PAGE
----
The Emotional Side of Injury Recovery October 25 2016, 0 Comments
Two weeks ago I flew over my handlebars at 20 mph, landing superman style on the concrete bike path. It was a combination of bad timing and bad luck and 100% my fault. My bike miraculously is ok, save a few scuffs to my brakes and shifters. My bones are ok. I had some sweet road rash that’s fortunately all healed now, thanks to Tegaderm and Duoderm (this should be in every cyclist’s first aid kit). But my poor left shoulder… I have a 1 cm full thickness partial tear of my supraspinatus muscle of my rotator cuff. This means no bikes rides for a while (especially outside) and 8 weeks of no swimming. I’m a swimmer and this will be my longest time out of the water in 10 years. Oh, and I have a bunch of races scheduled.
The physical injury and healing process is one thing, but I find that the hardest part of being injured is the emotional healing. Like most athletes, I was going a bazillion miles per hour, with a full training and racing schedule and was met with very sudden literal and physical stop. Riding for 30 minutes on the trainer is presently a touch too much for my shoulder. No swimming. Thank goodness I can run. And like most athletes, I’m very Type A and need some sorts of schedule or plan or something. Which is hard, since I’m not sure if I can actually do my races that I have planned at the end of the summer. So here’s some tips on how to emotionally recover from a sudden stop forced by injury.
* Don’t play the “what if” game. You got injured. It happened. Now you need to accept it and move forward.
* Your “training plan” consists of healing. Take those supplements, do that PT, don’t overdo things, and sleep. It’s similar to recovery techniques you utilize for training, so instead of saying to yourself “I’m hurt and on the couch, my life suuucks” say “I’m actively recovering”. A little mental tweak, but it helps.
* Reach out to race directors well in advance of your race and see if you can make some changes. I’m fortunate that my races are all locally organized. I’ve swapped my early August Xterra from a tri to a duathlon (hopefully I can ride my MTB by then…..). I can switch my Buffalo Creek Xterra from a solo entry to a relay. And I can either downgrade my 106 Deg West from the 70.6 to the Olympic-distance race or defer to 2017. Be up front and honest about your situation and chances are, you’ll get some flexibility. But the key is to communicate your situation well in advance. If you email the RD a week prior to the event, chances are you’ll be stuck.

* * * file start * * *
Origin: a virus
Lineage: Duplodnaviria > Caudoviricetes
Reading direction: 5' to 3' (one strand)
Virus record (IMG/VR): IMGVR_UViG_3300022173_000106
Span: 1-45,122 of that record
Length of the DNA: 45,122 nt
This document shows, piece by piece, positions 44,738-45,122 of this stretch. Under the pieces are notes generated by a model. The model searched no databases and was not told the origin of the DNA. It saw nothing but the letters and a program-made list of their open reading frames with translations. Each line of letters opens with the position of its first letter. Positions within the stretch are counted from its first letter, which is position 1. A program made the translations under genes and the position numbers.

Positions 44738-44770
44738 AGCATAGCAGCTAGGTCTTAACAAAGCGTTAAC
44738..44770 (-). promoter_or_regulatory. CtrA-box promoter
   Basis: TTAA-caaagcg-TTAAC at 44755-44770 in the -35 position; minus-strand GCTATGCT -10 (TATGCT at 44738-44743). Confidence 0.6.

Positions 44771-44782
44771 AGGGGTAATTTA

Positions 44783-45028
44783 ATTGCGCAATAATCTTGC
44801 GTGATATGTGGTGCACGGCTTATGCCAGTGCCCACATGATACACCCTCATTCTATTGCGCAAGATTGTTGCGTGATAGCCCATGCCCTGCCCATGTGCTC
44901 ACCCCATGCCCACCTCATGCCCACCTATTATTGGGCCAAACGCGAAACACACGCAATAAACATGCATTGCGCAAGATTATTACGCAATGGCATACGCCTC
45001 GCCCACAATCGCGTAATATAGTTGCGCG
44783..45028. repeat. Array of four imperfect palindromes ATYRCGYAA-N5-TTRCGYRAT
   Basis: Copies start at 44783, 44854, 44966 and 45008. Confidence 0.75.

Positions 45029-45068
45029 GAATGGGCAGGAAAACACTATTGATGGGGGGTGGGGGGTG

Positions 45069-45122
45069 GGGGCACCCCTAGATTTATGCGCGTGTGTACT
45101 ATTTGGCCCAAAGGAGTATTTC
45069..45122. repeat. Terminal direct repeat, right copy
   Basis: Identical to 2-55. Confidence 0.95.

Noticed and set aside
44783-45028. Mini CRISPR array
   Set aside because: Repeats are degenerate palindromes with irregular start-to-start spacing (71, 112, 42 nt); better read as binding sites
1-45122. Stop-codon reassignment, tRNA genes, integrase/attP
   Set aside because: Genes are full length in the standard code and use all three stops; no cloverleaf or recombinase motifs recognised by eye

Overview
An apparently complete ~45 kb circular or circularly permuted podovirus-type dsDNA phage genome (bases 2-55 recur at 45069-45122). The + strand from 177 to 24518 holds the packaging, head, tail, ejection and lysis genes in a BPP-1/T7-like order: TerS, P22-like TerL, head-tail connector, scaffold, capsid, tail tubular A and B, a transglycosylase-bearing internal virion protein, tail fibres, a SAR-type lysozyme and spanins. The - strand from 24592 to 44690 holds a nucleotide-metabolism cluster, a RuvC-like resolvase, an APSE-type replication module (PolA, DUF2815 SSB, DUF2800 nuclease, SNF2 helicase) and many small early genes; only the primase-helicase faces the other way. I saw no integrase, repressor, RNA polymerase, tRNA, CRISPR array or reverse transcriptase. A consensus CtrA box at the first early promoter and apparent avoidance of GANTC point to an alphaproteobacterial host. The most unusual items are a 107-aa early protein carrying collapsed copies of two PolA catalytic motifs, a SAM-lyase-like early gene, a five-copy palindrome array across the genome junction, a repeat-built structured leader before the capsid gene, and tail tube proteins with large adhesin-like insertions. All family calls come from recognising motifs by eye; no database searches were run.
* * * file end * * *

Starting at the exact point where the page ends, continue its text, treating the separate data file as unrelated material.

* Find something else to focus on while you heal. Fortunately for me, I’m a triathlon coach and I’m President of Altitude Multisport. So instead of working out, I’m leading workouts and coaching. If you don’t have something like that going on, plan a fun weekend getaway or focus
on a project that has been neglected for a while. In other words, find something that can take your time up since you won’t be training.
* Indulge in some retail therapy. I got some cute new running shorts, so I can coach Tuesday AMC Track Night in style.
* Spectate and volunteer at races. Several races in the Denver area offer discounts on future races to volunteers. This is a way to give back to your racing community, get out of the house, and get a sweet discount for a future race that you can do when you’re healed up.
* Try to have a sense of humor. I was joking to my husband that “Injured Erin = Fun Erin”, only in that I have time now to go and drink beer and do fun things since I’m not swimbikerunning in my free time. Thank goodness I can still do beer curls with my good arm. But seriously, planning some fun, non-athletic things with people that you like to hang out with is a very good thing to do.
* Finally, be very forgiving of yourself. Forgiving of the dumb thing you did get injured. Forgiving of being in pain. Forgiving of the time it takes to heal. The easier you are on yourself, the better your recovery will be.